- I rented an Apartment to Airbnb in NYC
- Airbnb First Month By the Numbers
- Airbnb by the Numbers: Q1 Update
- In Praise of Humble Beginnings
I’ve been meaning to talk about this for a while because it seems like there’s a lot of opinions about Airbnb these days.
Specifically, I’d like to talk about what it’s like being an Airbnb host, how it’s been staying at Airbnbs as a guest, and all the others that think it’s a great thing… and a terrible thing.
People who book lodging on Airbnb tend to be millennials who aren’t looking for a traditional hotel.
- You won’t receive points for your stay
- There may or may not be a “welcome amenity”
- There are NO “upgrades” – WYSIWYG
- There may or may not be breakfast included
- You’re at the mercy of an individual
- If you need multiple beds or rooms, it’s much cheaper than a traditional hotel suite
- You can stay in real neighborhoods as opposed to tourist areas, and feel like a local
- When it’s good, it’s great. People I’ve met are open and kind, and I didn’t miss the hotel experience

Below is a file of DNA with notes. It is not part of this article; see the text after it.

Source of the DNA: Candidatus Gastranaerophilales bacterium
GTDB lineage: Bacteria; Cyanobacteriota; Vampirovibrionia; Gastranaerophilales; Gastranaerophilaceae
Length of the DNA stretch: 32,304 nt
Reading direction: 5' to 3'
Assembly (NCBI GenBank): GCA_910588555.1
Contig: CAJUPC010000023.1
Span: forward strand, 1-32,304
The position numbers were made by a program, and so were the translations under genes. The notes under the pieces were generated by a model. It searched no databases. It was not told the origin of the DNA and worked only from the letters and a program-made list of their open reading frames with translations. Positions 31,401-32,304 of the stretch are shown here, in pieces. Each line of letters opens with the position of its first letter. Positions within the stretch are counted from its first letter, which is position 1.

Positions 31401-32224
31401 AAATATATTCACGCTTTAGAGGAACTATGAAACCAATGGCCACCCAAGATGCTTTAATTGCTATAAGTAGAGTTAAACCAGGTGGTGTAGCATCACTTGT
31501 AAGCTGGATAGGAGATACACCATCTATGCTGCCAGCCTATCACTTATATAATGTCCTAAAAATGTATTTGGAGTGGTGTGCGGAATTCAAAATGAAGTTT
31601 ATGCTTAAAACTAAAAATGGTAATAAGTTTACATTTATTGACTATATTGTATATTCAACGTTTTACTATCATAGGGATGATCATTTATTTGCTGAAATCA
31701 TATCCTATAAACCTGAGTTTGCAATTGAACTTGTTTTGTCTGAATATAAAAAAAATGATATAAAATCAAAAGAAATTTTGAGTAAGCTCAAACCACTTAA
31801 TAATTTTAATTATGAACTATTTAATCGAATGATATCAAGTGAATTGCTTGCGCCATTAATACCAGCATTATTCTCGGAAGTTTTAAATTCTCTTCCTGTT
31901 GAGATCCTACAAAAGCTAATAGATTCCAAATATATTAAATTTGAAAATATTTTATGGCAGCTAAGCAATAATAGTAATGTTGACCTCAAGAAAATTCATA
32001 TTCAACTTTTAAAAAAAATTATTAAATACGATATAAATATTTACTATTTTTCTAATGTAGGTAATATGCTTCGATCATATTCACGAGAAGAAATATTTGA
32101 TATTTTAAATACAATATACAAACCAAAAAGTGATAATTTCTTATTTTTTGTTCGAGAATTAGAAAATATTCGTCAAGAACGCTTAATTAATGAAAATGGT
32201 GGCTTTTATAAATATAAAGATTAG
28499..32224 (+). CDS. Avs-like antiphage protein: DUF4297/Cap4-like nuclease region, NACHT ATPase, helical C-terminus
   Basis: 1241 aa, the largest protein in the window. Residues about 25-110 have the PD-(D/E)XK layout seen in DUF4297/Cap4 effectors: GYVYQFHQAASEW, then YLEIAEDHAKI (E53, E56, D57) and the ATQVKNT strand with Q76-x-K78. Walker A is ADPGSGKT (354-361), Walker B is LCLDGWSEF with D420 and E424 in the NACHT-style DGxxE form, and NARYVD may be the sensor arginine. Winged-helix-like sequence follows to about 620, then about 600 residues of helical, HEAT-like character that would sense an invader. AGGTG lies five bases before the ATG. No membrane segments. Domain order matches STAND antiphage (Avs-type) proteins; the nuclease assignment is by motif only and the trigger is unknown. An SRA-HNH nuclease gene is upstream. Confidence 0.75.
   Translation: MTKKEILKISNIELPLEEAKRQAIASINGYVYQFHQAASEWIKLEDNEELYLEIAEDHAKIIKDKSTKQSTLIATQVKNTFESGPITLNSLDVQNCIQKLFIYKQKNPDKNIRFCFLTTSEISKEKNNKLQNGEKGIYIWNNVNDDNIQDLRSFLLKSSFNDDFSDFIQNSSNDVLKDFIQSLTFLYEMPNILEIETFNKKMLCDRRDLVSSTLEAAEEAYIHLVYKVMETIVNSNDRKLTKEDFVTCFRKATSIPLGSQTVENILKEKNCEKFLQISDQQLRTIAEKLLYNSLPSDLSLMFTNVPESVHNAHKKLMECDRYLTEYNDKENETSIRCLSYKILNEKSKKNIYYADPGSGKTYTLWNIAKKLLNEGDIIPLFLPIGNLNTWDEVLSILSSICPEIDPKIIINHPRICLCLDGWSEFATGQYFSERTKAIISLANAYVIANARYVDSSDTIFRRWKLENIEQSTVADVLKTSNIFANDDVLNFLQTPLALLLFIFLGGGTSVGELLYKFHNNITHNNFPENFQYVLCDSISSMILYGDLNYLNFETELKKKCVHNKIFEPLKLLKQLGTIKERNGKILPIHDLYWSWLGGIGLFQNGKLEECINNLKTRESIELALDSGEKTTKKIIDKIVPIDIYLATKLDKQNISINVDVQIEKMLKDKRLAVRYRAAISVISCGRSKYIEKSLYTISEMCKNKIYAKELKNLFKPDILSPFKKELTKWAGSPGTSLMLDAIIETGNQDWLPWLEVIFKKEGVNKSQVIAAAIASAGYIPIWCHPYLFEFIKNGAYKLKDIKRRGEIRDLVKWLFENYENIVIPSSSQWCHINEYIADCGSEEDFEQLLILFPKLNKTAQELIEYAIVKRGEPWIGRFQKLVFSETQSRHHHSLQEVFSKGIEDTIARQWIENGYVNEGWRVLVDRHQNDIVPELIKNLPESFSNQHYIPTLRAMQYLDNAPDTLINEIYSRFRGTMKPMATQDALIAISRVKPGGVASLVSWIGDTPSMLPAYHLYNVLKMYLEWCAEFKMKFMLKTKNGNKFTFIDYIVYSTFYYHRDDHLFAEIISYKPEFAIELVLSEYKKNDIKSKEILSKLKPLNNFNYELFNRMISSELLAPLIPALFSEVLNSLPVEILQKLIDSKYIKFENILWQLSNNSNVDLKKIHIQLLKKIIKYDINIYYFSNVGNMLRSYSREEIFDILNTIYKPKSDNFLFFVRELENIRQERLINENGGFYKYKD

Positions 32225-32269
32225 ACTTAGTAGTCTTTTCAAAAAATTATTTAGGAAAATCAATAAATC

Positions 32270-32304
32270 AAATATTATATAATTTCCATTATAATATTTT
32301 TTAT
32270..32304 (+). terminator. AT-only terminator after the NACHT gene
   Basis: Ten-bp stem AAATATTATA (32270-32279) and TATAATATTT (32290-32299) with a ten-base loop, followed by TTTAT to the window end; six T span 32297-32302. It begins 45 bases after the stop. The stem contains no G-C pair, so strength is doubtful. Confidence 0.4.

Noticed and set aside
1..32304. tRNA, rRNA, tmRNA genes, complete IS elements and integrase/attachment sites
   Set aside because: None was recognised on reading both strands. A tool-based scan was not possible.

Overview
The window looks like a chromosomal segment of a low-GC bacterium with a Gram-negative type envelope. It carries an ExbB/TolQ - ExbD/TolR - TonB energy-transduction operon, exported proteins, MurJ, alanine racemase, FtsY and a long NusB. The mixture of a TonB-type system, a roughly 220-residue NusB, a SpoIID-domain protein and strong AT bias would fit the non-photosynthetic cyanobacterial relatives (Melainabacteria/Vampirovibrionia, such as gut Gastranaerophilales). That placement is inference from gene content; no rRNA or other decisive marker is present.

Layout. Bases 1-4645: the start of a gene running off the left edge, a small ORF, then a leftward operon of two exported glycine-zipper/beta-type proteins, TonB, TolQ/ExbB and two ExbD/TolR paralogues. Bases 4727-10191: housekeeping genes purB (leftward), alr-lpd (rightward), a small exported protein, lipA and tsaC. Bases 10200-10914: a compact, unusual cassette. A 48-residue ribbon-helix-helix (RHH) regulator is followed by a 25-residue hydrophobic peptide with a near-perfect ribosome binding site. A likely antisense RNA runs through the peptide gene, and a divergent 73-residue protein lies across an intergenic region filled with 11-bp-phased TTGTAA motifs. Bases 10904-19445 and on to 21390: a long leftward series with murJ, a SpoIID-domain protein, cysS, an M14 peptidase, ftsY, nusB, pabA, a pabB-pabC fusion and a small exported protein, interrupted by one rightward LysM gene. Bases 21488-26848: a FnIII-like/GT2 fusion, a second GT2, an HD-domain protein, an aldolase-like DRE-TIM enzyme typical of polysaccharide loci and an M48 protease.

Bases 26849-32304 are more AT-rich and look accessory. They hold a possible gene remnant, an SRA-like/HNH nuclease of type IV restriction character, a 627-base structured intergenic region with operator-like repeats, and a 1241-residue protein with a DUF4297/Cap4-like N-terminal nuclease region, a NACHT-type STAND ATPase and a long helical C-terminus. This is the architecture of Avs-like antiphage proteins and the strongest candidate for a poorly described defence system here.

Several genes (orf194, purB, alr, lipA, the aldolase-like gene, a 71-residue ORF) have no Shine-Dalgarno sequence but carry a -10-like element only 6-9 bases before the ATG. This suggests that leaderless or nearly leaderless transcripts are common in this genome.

- It’s usually more private. No elevators and desk areas to pass through
- More negotiation is possible, especially in the off-season or for longer stays
- Lots of obscure locations where there might not be hotels – get a unique experience
Now, if your host doesn’t show up to let you in or leaves you hanging… that’s a pretty bad scenario. Fortunately, Airbnb has lots of verification systems, and heavily encourage reviews.
Bleep happens of course, but when you’re coming off a long flight, you don’t want an excuse, you want to get in and settled.
Most hosts I know have a Plan B. And a Plan C. And a… yeah.
When I’ve stayed at Airbnbs, I’ve never had an issue getting in.
Be communicative, give a heads up if you’re delayed, and stay in touch. It’s all about the little things, but they go a long way.
Considering a suite in a hotel can be over $1,000, you can save yourself a bundle of money by booking an Airbnb. Especially in expensive cities like New York or San Francisco.